One thing I was really pleased we’d managed to arrange, was for my mum to come and stay with me – she drove halfway across the country, with a slightly open-ended return date to look after me post-surgery. She arrived Wednesday evening, and we went out for a nice meal (no alcohol for me, but very nice Mocktails) at A Tavola, then early to bed before needing to get up REALLY early the next morning. My mum wasn’t able to stay, and was told to ring the ward after 1pm for a status update, but not to be surprised if the surgery went on longer than the anticipated 3.5-4 hours – she was also charged with posting updates to my Facebook page so friends could see – big cheer from one group at work when the notification I was out came up.

Straight on with the hospital gown, lie down and read a bit – something easy like Harry Potter, interspersed with various people coming to test blood pressure, ask questions, explain what would be happening (explaining the process helps calm my nerves anyway!), say where I was on the list, that the list had changed, etc. There was a socket next to the bed, so I was able to keep my phone charged (with a longer cable and stand), and that was locked away (along with my pre-existing meds) once I went down to theatre for surgery – and yeah, don’t stub your toe/lift your toenail just before you walk down… and it seemed worth wearing these pants! Patients are encouraged to walk to the theatre (so a dressing gown/flip-flops comes in handy here), where there were a few more more questions, a few more tears, and asked to get onto the trolley ready for the anaesthetist to work – after about 10 minutes, he joked “did you not get the memo to bring your veins” (and yes, I’d drunk water and whatever else it was they ask you to try) … eventually he found a small vein, said that would be enough to put me out, after which he would find a bigger vein.


Next thing I know, I’m blearily coming to, to a gentle hello from one of the medical team next to my bed – with a cannula plugged into my foot (clearly where they found a good vein). They check a few things, say hello, attempt to push me down the corridor (nope, gonna be sick), brought back, more meds. Next attempt = much better. Flop across onto my ward bed, they tell me things took longer than expected, but that’s not a problem, and they think they got everything they wanted to. My mum comes and sorts things out next to my bed – I’ve missed dinner but I don’t care! Rest of the night is a blur of blood pressure checks, drifting off, being sick, not caring that hospital gown was not done up at the back as wobble to the toilet. Based on advice from those in the YBCN group and couple of reputable websites I had brought a bottle with a straw, some cereal bars/snacks, eye-mask, ear-plugs, socks to keep warm – though I didn’t use any of those (only 4 of us on the ward, and they had straws/biscuits on ward)! I had extra books in case I got stuck in for more than one night, but couldn’t concentrate long enough to read more than a couple of pages – mostly rather blotto or reading my phone messages! Definitely useful however were wet wipes, toothbrush and lipsalve.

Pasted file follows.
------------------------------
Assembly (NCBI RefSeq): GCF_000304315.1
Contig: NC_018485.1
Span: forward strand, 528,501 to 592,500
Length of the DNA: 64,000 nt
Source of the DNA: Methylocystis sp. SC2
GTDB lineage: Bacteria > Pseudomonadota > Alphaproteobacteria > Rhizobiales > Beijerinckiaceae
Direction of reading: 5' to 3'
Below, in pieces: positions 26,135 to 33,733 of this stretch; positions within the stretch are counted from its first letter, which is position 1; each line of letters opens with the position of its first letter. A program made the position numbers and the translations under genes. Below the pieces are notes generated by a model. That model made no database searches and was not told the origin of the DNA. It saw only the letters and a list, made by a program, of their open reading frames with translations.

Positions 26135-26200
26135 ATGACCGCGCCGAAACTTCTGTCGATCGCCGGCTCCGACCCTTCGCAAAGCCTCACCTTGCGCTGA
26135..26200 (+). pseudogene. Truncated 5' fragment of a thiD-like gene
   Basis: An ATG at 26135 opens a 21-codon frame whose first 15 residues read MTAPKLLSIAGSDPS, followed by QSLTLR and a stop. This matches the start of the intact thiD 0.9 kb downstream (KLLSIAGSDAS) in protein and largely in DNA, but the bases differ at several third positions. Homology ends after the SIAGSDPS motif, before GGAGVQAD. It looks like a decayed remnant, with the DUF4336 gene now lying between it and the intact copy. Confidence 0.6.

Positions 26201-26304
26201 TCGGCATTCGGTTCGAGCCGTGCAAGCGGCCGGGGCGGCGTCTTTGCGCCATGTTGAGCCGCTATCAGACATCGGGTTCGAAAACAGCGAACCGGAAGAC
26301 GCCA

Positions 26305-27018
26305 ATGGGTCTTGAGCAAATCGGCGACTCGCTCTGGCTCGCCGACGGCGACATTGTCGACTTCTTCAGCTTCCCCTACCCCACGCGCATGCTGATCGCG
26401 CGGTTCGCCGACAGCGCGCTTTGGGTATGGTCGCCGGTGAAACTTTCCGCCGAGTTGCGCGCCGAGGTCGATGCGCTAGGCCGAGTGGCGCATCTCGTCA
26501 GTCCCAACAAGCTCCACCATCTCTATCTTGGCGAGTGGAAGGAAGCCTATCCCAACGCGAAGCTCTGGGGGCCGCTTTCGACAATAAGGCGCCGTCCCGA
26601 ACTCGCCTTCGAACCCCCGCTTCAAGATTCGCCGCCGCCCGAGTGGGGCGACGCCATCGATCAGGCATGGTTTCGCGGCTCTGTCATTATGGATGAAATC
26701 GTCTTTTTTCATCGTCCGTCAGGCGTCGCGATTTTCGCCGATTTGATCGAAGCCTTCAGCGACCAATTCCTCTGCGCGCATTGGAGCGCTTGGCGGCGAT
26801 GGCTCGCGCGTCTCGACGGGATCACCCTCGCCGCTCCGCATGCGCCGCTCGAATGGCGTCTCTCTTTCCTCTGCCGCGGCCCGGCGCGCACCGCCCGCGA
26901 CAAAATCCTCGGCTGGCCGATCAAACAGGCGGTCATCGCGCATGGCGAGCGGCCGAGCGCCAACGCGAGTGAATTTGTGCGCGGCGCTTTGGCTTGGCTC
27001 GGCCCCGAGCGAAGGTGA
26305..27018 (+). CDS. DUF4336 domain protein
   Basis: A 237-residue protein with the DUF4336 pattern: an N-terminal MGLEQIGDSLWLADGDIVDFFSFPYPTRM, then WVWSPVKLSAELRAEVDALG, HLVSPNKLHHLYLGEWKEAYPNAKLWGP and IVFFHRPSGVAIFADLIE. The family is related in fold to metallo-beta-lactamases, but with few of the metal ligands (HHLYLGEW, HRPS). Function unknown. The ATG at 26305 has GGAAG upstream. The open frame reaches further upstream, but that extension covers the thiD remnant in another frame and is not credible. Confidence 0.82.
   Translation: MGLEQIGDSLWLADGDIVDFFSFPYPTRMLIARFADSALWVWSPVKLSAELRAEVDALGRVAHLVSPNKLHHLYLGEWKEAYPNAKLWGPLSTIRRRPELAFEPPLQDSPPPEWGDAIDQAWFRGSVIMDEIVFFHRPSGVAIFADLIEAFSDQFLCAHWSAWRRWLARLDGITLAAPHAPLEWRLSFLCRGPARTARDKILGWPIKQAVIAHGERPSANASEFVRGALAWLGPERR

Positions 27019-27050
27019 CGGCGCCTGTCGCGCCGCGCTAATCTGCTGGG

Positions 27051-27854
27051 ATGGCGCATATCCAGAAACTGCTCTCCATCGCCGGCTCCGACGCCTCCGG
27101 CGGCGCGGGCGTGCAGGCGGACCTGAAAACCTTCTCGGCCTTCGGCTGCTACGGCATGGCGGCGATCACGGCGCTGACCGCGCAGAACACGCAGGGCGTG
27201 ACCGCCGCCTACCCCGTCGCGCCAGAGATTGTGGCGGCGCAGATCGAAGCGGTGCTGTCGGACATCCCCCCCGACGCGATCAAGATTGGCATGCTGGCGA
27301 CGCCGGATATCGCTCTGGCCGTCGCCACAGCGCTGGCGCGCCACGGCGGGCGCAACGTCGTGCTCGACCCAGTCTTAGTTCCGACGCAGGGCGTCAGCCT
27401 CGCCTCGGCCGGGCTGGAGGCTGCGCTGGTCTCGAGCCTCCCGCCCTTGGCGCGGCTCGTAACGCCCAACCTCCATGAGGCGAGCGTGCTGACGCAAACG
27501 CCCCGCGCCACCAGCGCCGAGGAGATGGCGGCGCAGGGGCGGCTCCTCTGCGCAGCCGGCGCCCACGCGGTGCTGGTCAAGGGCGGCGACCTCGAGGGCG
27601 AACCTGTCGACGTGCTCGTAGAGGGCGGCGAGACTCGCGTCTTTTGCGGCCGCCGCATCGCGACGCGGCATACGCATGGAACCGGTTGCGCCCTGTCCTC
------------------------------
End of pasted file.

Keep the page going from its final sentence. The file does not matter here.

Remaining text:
And don’t forget your comfort companion (present from my niece):

Awaiting its naming ceremony … from my niece! Xx

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Preparing to go home was based upon being able to walk (shuffle) around, not being sick, able to go to toilet alone, blood pressure and bloods all being OK, so I got to leave at 8pm. They encourage you to get dressed earlier – useful for this was a button-up shirt, pull up trakkies, and flip-flops (nothing to do up/bend down for). The nurses tried out the post-surgery bra and give me some stuffing for it, along with a drain bag to fit the three drains and the PICO that my surgeon had placed. Earliest those were going to come  out was Tuesday… Best extra tip, take a pillow/cushion to put under the seatbelt in the car. I couldn’t open the car door, was a bit of a wiggle to get in, and then couldn’t pull the seat-belt over by myself!

At Home

My mum agreed to stay until the drains came out – which ended up being Friday, not Tuesday (and that didn’t hurt – just a twinge as each came out as I’d taken codeine an hour beforehand!). We ended up back in the hospital Saturday morning as the PICO kept beeping (more dressings put on) – and for anti-nausea meds, and again Monday as I thought I had a lump of fluid – nope – that’s just fat that had been held up by the tissue we’ve removed (more dressings) – and no need to come in Tuesday. Side note, after anaesthetic and codeine, you might want to keep some prunes in the house.